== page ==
A record amount of storage and distribution facility space became available in the last two years, showing the attractiveness of the Salt Lake metro market to industrial real estate investors.
Not surprisingly, that flurry of building activity has also created a glut of vacant space, according to the Q4 Industrial and Logistics report by CBRE released in January.
50% of that square footage delivered in 2023 remains available. That is one of the lowest absorption numbers seen in the market in over a decade.
Yet leasing rental rates continued to rise in 2023, driven by properties in Salt Lake City’s Northwest Quadrant, fueling optimism for the local industrial market into the future.
Let’s check in on CBRE’s bullish report for Salt Lake City’s rapidly maturing industrial market.
Boom in online retail and demand for “logistics parks”
The spike in vacancy driven by a rush of supply may only be temporary, according to CBRE.
“Salt Lake County’s geographical position, economic strength, and population growth will continue to spur demand in industrial space,” CBRE said in its report.
Given the tectonic shift to online consumer activity and the state of Utah creating a new mechanism for TIF collection and issuing bonds for logistics parks, CBRE’s confidence seems warranted.
Since its creation in 2016, the state has transferred the TIF model designed for the Inland Port Authority in Salt Lake City to three other sites around the state, with three others in the pipeline. One of those is in the Salt Lake City metro area, a 140-acre site in Tooele County. Another is proposed in Weber County, on the shores of the Great Salt Lake.
New construction and completions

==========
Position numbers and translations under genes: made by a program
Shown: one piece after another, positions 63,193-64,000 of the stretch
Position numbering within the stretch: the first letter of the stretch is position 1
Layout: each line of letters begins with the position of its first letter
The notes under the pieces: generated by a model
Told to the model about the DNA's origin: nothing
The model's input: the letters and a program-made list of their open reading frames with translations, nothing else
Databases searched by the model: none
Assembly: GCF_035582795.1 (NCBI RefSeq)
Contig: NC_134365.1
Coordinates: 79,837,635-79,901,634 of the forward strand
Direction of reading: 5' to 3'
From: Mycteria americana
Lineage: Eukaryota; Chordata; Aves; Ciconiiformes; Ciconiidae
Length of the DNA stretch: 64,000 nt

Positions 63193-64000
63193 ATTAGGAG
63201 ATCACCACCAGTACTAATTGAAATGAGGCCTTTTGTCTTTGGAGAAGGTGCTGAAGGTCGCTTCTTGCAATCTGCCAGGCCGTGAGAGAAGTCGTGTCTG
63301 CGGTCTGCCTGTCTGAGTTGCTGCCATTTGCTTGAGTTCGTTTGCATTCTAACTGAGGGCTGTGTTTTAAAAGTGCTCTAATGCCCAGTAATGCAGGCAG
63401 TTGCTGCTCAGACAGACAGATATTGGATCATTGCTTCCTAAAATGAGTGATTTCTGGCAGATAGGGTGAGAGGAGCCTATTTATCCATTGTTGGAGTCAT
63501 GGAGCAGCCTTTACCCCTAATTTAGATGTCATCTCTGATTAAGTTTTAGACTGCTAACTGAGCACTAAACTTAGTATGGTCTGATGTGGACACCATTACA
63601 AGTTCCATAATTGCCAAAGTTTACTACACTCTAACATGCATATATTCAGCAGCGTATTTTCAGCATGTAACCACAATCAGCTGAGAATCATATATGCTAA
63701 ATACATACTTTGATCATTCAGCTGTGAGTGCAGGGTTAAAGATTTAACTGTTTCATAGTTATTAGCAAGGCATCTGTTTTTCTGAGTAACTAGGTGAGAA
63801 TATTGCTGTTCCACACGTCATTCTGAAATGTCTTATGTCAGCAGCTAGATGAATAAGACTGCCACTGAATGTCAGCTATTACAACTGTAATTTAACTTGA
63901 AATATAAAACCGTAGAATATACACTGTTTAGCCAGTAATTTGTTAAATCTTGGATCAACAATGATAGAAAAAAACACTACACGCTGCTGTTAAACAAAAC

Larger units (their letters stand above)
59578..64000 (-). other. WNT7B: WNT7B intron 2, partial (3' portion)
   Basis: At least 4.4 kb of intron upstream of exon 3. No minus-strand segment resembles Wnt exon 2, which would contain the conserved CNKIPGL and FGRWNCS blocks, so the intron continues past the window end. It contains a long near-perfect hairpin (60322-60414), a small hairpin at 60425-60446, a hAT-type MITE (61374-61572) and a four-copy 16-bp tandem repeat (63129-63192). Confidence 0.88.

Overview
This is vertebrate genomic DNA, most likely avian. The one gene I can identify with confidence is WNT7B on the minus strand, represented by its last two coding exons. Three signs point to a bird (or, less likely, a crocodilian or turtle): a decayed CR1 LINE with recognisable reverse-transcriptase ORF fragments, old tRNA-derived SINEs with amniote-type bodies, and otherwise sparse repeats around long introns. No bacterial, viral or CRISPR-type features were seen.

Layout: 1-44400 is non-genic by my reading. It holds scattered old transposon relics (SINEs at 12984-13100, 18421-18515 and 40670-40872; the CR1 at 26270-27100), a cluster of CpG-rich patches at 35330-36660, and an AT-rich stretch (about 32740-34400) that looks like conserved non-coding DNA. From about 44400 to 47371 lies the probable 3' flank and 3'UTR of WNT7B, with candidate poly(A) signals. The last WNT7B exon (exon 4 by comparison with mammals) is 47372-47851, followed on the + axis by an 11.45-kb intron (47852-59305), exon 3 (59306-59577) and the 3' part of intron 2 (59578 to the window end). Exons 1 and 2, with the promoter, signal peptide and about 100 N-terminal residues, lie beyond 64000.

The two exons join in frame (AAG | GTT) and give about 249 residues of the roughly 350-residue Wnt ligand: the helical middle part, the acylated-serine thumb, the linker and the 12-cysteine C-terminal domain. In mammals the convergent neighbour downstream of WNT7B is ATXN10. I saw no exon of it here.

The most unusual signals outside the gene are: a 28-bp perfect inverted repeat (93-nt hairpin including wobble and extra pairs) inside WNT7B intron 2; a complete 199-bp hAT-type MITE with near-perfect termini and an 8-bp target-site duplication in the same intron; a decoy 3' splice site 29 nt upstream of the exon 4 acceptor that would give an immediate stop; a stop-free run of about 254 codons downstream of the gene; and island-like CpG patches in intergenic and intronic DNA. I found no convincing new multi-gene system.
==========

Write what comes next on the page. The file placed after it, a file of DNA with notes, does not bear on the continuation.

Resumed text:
The CBRE report highlights the rapid rise in construction completions and thus availability and vacancies, a trend begun in 2022 and which marched through 2023.
6.2 million sf of new product was delivered to the market last year, which also saw just over 4 million square feet of groundbreakings.
Slide through the slideshow above.
Salt Lake City’s Northwest Quadrant made up nearly three-quarters of total space delivered (74%) as well as 79% of the leasing activity. These were properties in or adjacent to the state’s original Inland Port.
As would be expected after such a strong construction year in 2022, absorption in 2023 began with two consecutive quarters in the negative.
A strong second half of the year for leasing pushed absorption numbers into the positive to the tune of 800,000 square feet.
That number may be modest in isolation, but it is impressive in context, the CBRE report asserts.
“Although this figure fell short of the 2022 total, over 5.2 million square feet of vacant space was listed in 2023, so 2023 finishing with positive net absorption highlights the strength of the market,” CBRE said.
Challenge awaits the leasing market in 2024. 7 million square feet is currently vacant, by CBRE’s count.
Buildings built since 2022 account for nearly half of all vacancies.
“With available space at an all-time high,” the report’s authors note, “leasing activity is expected to remain strong throughout 2024 as tenants have a multitude of options compared to just 12 months ago.”
The second half of the year started to see some sales activity, as interest rates stabilized and economic uncertainly receded from a pandemic spike. Take a look at the top sales:
Market-wide, the average achieved weighted lease rate rose 8.6% year-over-year. Set that against a backdrop of a 35% lease rate swell since year-end of 2020, and one sees the source of optimism for investment watchers.
CBRE national has listed Salt Lake City as a market to watch in their U.S. Real Estate Market Outlook 2024, calling it the Mountain West’s “primary distribution hub.”
Sublease activity breaks record
2023 brought “the largest amount of sublease space listed in a single year in market history,” the authors report. Over 3.7 million square feet was listed with 2.9 million square feet still available at the time of publication.
That torrid pace slowed in Q4, with only 300,000 square feet of new sublease offerings. CBRE hopes that is an indication that fewer tenants are currently downsizing than in the recent past.
But they recognize that the story is yet to play out: “the rate at which the available sublease space fills as new listings slow will be a strong indicator of the health of the market.”
We’ll keep an eye on upcoming Q1 and Q2 numbers and keep you apprised.
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